EST analyses with long high quality sequence reads can give complete coverage of abundant gene transcripts and can identify alternative transcripts. For instance, NEIBank lens ESTs were used to produce reference mRNA sequences for the guinea pig lens α-crystallins, Cryaa (DQ903937) and Cryaa-ins (DQ903938). Both are shown aligned to scaffold_90 of the guinea pig genome sequence (Figure 5). The gene structure of αA-crystallin and its minor component αAinsert-crystallin are identical except for an extra exon (23 amino acids) from alternative splicing of mRNA (Figure 5A,B). Full-length sequences for all the crystallin transcripts have been assembled and deposited in GenBank (Table 2).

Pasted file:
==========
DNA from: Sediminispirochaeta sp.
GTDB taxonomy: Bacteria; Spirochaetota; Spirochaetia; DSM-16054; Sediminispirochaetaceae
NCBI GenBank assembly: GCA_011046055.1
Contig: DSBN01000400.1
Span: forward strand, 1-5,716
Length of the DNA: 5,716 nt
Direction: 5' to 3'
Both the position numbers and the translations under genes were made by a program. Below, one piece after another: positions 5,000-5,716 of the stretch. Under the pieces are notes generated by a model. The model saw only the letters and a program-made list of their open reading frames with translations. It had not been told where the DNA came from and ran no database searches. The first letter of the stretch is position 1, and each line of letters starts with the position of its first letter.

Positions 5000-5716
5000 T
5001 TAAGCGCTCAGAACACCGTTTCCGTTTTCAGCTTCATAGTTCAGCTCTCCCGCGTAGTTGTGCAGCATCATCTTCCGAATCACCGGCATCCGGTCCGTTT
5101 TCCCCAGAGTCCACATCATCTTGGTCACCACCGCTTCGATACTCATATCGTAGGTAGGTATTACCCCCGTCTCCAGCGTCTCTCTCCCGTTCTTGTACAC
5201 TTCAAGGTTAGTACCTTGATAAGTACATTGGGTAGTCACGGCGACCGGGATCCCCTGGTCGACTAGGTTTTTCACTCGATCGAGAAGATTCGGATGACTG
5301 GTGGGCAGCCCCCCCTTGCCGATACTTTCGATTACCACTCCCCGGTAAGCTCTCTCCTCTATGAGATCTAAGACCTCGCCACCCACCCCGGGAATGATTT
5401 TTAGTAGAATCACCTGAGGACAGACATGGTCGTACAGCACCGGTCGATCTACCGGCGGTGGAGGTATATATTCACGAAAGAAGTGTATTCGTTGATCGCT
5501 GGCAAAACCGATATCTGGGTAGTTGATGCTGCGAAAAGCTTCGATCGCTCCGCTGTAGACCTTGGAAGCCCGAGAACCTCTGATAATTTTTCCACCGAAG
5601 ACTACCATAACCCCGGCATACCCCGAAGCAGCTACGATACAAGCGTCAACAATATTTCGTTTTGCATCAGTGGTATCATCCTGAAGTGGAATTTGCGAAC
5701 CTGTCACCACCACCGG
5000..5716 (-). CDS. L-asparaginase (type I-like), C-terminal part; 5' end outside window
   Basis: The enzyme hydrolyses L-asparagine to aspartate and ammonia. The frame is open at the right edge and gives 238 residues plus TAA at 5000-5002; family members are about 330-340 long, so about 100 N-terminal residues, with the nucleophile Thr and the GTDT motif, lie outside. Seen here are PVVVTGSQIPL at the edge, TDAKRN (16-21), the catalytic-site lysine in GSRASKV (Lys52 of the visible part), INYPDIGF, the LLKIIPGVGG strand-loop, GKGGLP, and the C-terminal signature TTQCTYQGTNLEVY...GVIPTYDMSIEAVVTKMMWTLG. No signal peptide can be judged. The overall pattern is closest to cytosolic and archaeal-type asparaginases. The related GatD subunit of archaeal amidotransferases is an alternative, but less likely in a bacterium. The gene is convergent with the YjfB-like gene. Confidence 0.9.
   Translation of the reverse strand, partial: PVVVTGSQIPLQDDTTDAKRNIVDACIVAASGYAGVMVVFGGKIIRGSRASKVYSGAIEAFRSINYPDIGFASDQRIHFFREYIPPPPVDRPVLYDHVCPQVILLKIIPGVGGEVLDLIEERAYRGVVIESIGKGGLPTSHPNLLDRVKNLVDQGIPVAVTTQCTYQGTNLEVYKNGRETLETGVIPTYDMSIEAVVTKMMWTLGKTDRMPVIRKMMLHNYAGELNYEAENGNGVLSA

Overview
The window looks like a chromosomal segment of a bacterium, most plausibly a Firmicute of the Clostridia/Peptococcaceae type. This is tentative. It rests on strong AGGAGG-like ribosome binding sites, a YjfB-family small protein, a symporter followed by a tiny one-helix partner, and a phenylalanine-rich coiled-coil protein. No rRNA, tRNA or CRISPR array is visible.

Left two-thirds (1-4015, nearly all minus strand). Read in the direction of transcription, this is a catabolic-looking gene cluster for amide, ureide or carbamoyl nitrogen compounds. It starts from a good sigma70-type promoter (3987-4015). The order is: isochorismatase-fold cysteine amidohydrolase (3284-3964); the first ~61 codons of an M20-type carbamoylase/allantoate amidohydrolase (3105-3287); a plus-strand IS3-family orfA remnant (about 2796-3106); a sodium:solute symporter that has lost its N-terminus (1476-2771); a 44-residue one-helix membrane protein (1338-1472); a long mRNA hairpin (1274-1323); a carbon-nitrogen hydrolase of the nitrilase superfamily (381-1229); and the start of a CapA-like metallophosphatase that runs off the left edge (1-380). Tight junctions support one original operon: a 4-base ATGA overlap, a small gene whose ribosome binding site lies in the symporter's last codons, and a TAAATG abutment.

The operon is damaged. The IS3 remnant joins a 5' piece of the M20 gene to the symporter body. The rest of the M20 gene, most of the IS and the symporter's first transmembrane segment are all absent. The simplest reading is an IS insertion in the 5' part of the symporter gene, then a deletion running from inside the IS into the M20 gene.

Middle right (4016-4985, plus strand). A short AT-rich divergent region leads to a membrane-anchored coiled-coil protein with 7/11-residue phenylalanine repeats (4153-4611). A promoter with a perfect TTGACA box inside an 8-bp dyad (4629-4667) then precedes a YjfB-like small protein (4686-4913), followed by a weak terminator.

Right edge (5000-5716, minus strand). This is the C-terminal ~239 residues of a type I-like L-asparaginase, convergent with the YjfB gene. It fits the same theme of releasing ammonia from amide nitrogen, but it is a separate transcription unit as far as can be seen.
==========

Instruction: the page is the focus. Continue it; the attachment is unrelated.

About 69% of the gene clusters had identities or homologies to sequences in GenBank (non-guinea pig). A gene cluster is a group of cDNA clones determined to be from the same gene based on overlapping sequences. Of the remaining ‘unidentified’ clones, the majority match positions in the (incomplete) guinea pig genome. Many of the ‘unidentified’ clones are probably from untranslated regions of guinea pig genes that do not have close matches in other species. Others may also have poor sequence quality that does not permit confident identification.

Similar to the guinea pig lens library, most abundant lens transcripts in the mouse lens library were αA-crystallin, β-crystallins (βA1-, βB1-, βB2-, and βB3-crystallin), and γ-crystallins (γB- and γS-crystallin) [54]. In contrast, the rat lens library had γ-crystallins (γA-F- and γN-crystallin) and some β-crystallins (βA1-, βA4-, βB1-, and βB3-crystallin) as the abundant lens transcripts. The major difference between the guinea pig lens library, compared to the mouse and rat lens libraries, is the absence of γD-F-crystallins.